In the same year Juan Mora Fernandez was chosen as president and he governed for eight years with great commitment; did an important legislative and social work; promulgated the first Constitution, had schools built in every center and in the capital San Josè established the secondary school of teaching of S. Tommaso; he founded the mint, favored agriculture, built communication routes and founded the basic elements for the subsequent national periodicals.
In 1833 the new president Josè R. Gallegos founded the hospital, built hospitals and the university. Two years later he was replaced by Braulio Carrillo who in 1834, through an Assembly, detached Costa Rica from the Federal Union, which then dissolved in 1840. Then Carrillo was deposed and exiled and in 1842 he was taken prisoner in Cartago and shot for attempting to raise some cities against the government.
The new president Josè M. Alfaro promulgated a new Constitution and among the works that distinguished it there was the transformation of the institute of S.Tommaso into a university.
In 1849 the newly elected, Juan R. Mora, founded the faculty of medicine, created the first bank and had the Government Palace built. Under his presidency the Bishopric of Costa Rica was created and a long campaign was fought against the buccaneers, eradicated in 1856. Numerous presidents then took turns until Alfredo Gonzales Flores was elected who in January 1917 was deposed by a revolt of the then minister of the Guerra, Federico Finoco, who promulgated a new constitution, after two years of corrupt rule he fled abroad with public funds.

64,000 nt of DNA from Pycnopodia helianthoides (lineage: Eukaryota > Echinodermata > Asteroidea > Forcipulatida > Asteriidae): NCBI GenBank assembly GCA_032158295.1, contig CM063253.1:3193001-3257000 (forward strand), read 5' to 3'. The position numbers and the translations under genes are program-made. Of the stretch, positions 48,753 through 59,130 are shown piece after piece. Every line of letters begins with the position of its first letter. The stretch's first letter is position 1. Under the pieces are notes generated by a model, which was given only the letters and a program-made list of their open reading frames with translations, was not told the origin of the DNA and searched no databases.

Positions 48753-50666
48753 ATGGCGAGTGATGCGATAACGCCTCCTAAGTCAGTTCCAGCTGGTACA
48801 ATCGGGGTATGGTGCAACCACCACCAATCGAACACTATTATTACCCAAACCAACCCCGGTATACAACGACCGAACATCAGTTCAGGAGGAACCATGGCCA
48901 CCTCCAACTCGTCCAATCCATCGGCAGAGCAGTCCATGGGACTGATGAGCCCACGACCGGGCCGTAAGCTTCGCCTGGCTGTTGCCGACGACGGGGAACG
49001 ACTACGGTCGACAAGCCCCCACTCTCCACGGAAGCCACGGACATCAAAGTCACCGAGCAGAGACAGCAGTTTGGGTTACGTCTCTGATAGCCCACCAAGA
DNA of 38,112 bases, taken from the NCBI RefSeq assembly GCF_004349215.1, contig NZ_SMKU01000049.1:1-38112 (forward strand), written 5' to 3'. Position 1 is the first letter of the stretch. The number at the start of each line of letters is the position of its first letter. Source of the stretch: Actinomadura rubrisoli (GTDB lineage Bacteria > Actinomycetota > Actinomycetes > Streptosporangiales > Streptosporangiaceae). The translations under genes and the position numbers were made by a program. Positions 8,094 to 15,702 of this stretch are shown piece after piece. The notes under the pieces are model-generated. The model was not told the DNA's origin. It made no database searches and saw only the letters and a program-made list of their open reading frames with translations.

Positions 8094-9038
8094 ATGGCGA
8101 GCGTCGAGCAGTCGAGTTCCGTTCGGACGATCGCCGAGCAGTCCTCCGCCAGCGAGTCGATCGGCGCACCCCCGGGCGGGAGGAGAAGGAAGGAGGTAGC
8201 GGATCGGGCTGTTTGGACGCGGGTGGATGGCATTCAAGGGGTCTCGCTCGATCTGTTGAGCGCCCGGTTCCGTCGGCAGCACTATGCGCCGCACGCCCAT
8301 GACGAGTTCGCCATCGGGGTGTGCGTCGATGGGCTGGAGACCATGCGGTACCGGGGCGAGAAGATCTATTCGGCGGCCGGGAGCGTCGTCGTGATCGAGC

A provisional government was then chaired by Francisco Aguilar Barchero, who first restored the Constitution in vogue in 1871 and then called the elections from which Julio Acosta emerged victorious, who joined the League of Nations in 1920 and proposed joining the Congress. for the meeting of the Central American Republics again in “Confederation”.
The Constitution was agreed on the model of that of the United States of America: the Republics of: Costa Rica, Guatemala, Honduras, Nicaragua and Salvador committed themselves to diplomatic and consular unification, to the customs union, to the equality of the monetary system and weights and measures, to the disciplined organization of railways and shipping lines, with a single political and mercantile flag.